Generations: the Spiders Review

Writer: Brian Michael Bendis

Artist: Ramon Perez

Colors: Msassyk

Letters: VC’s Cory Petit

The Original Issue- Amazing Spider-Man #33

The powers that be at Marvel may have named the comic Generations: the Spiders but in actuality it should have been called Generations: Miles meets Young Peter Parker since this is not a Spider Men team up (for that see Spider-Men II). This is a comic of Miles meeting a young Peter and reassuring him that all the sacrifices that Peter makes are worthwhile and that his legacy is strong. Generations: the Spiders is set squarely in the Golden Age of Spider-Man when Stan Lee and Steve Ditko were at their creative zenith. It is the first day of classes at Empire State University, Peter Parker is down in the dumps due to Aunt May being near death due to a blood transfusion from Peter and he literally had a building collapse on top of him. It is during this time period (the Amazing Spider-Man #31-#33) that Miles gets dropped into. It is a classic fish out of water time travel story but done so beautifully that it is well worth the read. The interaction between Miles and a Peter only a few years older then him is touching and gives an incredible insight into the stress and pressure of being Spider-Man. Their conversation was touching and reinforces the importance Peter plays in Miles life and future as a Spider-Man.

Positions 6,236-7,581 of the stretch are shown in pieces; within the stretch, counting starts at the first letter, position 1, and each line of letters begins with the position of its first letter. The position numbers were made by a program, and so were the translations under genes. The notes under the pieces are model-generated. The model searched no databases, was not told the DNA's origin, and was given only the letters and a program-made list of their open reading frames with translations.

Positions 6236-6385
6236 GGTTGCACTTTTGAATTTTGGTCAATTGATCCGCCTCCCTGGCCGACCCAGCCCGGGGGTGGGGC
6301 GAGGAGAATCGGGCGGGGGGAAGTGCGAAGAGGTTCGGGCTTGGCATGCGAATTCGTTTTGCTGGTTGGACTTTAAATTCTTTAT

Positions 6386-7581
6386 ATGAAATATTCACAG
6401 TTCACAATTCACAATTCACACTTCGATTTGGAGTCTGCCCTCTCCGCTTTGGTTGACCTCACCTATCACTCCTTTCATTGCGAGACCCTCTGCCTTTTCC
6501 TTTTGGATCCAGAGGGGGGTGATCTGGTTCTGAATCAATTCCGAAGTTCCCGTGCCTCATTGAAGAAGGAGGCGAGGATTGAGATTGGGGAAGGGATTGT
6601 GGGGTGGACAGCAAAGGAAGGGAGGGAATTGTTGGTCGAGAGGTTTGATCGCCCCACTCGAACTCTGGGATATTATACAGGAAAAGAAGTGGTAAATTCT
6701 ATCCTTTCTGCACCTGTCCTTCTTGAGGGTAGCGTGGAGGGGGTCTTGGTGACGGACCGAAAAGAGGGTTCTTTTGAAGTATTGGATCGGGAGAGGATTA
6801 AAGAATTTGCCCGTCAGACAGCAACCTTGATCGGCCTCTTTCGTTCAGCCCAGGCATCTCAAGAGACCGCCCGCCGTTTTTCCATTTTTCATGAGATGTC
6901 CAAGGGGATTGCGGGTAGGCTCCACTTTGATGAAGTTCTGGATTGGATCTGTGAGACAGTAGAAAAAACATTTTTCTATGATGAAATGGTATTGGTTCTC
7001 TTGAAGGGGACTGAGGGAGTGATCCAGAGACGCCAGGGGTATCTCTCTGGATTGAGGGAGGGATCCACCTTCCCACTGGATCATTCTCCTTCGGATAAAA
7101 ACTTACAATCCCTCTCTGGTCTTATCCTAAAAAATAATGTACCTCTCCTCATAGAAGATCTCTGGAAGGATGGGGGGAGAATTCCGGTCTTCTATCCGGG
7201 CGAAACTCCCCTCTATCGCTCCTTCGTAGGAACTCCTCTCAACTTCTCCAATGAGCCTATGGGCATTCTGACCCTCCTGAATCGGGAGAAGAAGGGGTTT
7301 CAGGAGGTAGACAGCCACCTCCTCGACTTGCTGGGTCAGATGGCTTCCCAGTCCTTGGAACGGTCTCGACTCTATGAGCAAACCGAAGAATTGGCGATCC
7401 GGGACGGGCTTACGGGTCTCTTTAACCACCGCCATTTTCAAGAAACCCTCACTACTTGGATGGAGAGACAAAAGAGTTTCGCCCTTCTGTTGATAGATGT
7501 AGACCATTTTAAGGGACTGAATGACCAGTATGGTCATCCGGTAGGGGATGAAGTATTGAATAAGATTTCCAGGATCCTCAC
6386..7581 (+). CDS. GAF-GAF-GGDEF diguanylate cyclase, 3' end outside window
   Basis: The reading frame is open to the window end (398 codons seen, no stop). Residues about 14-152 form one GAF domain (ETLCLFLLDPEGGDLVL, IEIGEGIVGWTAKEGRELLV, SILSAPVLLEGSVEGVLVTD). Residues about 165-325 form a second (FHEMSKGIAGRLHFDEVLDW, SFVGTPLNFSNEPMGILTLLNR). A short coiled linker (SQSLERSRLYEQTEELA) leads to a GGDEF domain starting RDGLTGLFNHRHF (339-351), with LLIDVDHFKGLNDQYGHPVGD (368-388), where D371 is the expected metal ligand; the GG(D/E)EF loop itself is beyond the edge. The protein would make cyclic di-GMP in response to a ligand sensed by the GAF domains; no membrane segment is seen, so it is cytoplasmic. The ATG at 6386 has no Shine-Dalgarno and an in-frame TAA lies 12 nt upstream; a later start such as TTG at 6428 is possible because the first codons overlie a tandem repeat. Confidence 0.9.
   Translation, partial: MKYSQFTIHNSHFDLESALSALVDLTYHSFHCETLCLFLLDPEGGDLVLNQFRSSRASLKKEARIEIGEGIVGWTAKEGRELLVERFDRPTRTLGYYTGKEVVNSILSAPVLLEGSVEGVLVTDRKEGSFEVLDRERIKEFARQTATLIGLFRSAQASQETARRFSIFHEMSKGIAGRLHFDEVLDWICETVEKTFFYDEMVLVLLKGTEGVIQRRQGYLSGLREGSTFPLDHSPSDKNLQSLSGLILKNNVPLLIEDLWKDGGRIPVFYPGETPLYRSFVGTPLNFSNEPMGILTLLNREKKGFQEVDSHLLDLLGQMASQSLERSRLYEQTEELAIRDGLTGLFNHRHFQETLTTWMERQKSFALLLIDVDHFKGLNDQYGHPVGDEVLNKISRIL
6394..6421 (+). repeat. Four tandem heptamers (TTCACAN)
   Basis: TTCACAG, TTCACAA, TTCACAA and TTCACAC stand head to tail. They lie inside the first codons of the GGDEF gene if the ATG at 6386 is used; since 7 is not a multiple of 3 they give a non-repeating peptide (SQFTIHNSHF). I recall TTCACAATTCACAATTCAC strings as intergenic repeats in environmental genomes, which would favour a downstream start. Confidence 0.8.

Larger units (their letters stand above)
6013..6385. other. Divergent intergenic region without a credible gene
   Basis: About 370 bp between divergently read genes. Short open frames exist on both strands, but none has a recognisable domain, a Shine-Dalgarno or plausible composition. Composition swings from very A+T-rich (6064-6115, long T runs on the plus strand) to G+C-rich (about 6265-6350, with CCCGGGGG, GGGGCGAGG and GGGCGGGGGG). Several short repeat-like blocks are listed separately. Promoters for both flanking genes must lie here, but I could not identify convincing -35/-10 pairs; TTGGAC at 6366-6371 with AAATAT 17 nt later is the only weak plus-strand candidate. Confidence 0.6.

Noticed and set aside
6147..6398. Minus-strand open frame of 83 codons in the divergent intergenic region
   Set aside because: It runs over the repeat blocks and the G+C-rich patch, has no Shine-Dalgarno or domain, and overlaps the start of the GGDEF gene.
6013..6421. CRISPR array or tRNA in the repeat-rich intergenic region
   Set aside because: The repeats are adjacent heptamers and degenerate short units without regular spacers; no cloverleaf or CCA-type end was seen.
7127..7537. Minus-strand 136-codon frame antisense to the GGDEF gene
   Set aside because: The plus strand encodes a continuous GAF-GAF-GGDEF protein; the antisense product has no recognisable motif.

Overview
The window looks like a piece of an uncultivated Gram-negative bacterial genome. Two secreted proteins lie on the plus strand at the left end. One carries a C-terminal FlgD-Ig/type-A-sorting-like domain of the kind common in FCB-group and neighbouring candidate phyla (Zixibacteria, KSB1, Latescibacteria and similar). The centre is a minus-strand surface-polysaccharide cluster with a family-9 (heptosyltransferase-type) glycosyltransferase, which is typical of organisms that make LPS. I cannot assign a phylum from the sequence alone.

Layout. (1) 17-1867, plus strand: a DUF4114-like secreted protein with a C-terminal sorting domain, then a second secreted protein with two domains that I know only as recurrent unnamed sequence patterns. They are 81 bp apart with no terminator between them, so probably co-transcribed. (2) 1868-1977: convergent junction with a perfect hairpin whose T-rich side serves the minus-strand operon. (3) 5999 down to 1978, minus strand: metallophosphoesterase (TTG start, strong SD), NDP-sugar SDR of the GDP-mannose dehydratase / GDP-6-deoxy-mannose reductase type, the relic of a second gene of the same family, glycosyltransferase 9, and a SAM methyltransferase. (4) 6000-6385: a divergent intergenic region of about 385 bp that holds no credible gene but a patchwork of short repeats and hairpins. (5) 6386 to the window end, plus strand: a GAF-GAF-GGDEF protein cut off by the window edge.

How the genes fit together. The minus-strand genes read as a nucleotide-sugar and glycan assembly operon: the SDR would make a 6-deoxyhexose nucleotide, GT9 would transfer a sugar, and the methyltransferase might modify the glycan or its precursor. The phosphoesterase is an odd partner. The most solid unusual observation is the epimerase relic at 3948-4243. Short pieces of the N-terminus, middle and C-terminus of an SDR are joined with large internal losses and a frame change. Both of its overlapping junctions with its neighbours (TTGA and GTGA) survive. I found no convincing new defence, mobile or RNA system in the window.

The Mentor-Mentee Relationship is Reversed

I’ve enjoyed the majority of the Generations books, some more then others, but Generations: The Spiders is near the top of the group. Brian Michael Bendis has a wonderful grasp for the Spider-Man corner of the Marvel Universe and is an obvious master when it comes to Miles Morales since he co-created the character and that grasp is apparent with this issue. Ramon Perez’s artwork is top notch on this issue as it has a retro feel to the 1966 time period the original tale was set in but with enough modern sensibilities it feels more like the late ‘90s or early ‘00s. Perez’s Peter looks like he just stepped out of a Ditko issue and the artwork lends itself perfectly to the tale Bendis is telling. These two together was a great teaming and I hoe we get more Spider-Men from them in the future.

Verdict: All in all Generations: the Spiders is a beautiful and touching issue that has a sense of the history it is set in but with a modern spin. It is exactly what I wanted from the entirety of the Generations line of comics and a must Buy for any fan of the Spider-Men.

John Burkle holds a BA in Political Science and a MA in Education. He spends his day teaching Politics and Government as well passing on a love of comics to the next generation. When not teaching he reads as many comics as he can, both current and…

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